People are not happy about Peta tweeting that ‘eating chicken can make your kid’s dick small’.
The claim is based on a study which links phthalates – a chemical used in packaging that can migrate into meat and cheese in the US* – to stunted foetal development. So it’s an important thing to raise awareness of.
People become vegetarians for many reasons: concerns about animal welfare, concerns about the environment, and even simply concerns about their health. Well, how about anxieties about your unborn child’s penis?
That’s the message PETA posted to Facebook in a video called “Eating Chicken Can Make Your Kid’s Penis Small.”
According to their video, phthalate – a family of chemicals used in plastics, paints and packaging – leads to male children being born with a smaller penis. The video goes on to say that these phthalates have been found in chicken flesh. In their words: “The more chicken consumed, the smaller the penis.”
The study PETA is referring to is a 2008 report by the National Institute of Health. The report manuscript itself doesn’t make any explicit link between chicken and a child’s penis size, or in fact any reference to chicken at all.
Talking about how people might come into contact with said chemicals, the report says “Phthalates have been measured in residential indoor environments in both house dust and indoor air. They have also been measured in foods, milk and drinking water. However, the relative contribution from the various sources and routes of exposure to phthalates is unknown.”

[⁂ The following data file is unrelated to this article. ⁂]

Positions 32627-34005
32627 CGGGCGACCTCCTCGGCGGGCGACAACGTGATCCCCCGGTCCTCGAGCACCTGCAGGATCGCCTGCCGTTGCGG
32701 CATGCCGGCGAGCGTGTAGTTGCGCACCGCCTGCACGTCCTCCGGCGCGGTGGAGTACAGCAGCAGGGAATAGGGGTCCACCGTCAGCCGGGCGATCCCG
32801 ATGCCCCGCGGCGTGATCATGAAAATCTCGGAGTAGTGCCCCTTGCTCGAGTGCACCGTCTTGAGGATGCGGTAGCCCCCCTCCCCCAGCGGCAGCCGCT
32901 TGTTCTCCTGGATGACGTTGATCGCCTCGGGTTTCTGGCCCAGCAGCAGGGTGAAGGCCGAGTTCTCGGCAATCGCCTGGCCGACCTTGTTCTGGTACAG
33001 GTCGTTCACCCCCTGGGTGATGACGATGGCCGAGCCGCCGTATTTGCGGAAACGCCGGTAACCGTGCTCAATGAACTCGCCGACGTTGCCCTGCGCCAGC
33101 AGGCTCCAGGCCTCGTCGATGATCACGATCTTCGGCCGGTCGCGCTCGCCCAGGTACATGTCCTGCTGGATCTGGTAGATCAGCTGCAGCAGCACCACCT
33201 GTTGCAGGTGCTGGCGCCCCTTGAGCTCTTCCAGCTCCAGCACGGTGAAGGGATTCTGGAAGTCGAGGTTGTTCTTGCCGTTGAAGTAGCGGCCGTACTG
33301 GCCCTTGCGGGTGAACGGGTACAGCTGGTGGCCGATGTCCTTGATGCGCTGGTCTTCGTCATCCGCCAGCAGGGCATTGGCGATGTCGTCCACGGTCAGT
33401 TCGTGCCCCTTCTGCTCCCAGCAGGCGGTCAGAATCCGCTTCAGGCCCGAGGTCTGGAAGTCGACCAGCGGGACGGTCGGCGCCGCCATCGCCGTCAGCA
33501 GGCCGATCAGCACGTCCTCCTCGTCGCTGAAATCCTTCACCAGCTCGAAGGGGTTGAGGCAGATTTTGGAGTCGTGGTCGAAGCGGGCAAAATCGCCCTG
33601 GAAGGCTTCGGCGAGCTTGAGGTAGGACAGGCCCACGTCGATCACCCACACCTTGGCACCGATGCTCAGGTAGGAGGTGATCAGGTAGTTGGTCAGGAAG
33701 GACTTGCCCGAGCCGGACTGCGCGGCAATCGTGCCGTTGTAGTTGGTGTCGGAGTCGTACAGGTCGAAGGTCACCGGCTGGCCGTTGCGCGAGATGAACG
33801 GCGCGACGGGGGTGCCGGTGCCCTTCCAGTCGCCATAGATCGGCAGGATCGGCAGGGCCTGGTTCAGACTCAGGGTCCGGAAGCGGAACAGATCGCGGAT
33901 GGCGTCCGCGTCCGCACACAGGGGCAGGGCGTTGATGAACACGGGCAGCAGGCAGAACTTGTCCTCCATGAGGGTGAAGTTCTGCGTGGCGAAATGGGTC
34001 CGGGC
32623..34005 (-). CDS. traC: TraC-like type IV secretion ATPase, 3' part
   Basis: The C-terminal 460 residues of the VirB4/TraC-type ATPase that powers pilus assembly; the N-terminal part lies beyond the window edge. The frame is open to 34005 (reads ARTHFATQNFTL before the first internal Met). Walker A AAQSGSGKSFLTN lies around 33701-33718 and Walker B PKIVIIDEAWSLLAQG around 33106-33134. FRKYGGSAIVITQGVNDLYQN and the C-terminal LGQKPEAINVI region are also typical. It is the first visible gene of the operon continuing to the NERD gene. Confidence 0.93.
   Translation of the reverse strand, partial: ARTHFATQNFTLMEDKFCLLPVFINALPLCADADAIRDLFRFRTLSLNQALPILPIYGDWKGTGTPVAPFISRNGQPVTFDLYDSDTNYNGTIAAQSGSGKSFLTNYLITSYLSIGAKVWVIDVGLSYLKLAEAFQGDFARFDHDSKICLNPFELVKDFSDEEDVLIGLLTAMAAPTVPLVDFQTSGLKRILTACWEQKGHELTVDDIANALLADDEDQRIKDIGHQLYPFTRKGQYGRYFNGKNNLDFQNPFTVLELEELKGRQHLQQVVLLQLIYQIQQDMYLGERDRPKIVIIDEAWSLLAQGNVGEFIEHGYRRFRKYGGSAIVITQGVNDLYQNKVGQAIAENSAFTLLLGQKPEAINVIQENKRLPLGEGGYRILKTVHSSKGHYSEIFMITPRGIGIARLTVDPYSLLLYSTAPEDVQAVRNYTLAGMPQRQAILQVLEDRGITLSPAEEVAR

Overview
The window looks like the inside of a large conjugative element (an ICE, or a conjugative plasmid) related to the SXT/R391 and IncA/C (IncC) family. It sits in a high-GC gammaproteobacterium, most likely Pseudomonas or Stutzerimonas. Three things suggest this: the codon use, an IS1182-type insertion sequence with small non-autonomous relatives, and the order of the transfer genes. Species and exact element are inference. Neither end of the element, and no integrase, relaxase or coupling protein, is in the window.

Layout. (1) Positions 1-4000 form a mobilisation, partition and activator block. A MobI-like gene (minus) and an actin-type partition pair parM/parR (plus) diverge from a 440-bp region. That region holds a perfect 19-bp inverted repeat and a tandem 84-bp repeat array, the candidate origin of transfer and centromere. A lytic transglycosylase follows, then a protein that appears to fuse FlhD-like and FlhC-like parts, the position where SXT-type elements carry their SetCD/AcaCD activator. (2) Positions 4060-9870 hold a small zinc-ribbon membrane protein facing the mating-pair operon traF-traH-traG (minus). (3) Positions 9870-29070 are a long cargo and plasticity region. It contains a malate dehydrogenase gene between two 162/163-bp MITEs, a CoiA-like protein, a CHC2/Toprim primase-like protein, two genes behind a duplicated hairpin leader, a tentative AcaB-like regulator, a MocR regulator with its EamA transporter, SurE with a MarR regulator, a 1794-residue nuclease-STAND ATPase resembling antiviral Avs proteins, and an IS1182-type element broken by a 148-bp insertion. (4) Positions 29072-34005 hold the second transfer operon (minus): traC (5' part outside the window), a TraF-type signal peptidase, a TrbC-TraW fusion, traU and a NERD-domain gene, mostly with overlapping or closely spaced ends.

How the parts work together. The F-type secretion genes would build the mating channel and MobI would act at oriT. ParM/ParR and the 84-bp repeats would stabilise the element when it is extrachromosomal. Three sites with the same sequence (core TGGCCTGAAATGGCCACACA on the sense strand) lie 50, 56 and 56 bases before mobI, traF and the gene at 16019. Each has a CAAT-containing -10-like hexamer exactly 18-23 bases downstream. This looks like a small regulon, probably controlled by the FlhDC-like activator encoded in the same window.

Out of the 106 boys looked at in the study, all of the 29 deemed to be on the “shorter” end of the spectrum had mothers who were above a “low level” of phthalate exposure. In the “longer” 28 penises, only one of their mothers had a “high level” of phthalate exposure. They summarized: “These findings warrant current concerns that low dose phthalate exposures affect several markers of human male genital development.”
While the findings certainly found some link between a mother’s phthalate exposure and her boy’s penis size, the direct correlation between how much chicken a mother eats and a child’s penis size is a faint one.
Nonetheless, it does seem like the video was intended as a light-hearted jape.
Ben Williamson, senior international media director at PETA, told VICE: “PETA’s humorous new video is simply trying to warn potential new parents about the link between eating chicken and stunted penis growth. Chicken flesh has been shown to cause higher levels of the phthalate Mono(2-ethylhexyl), or MEHP as it’s better known. That’s a fancy name for a chemical that can shrink the penises of unborn children.”
He concluded, “Our new ad is simply trying to help people who are concerned about the development of their unborn child. It’s a humorous video with a serious message.”
Even so, if you are thinking of laying off the deep fried chicken, or even meat in general, then there are plenty of reasons to do so (insecurity of your unborn son’s penis size aside).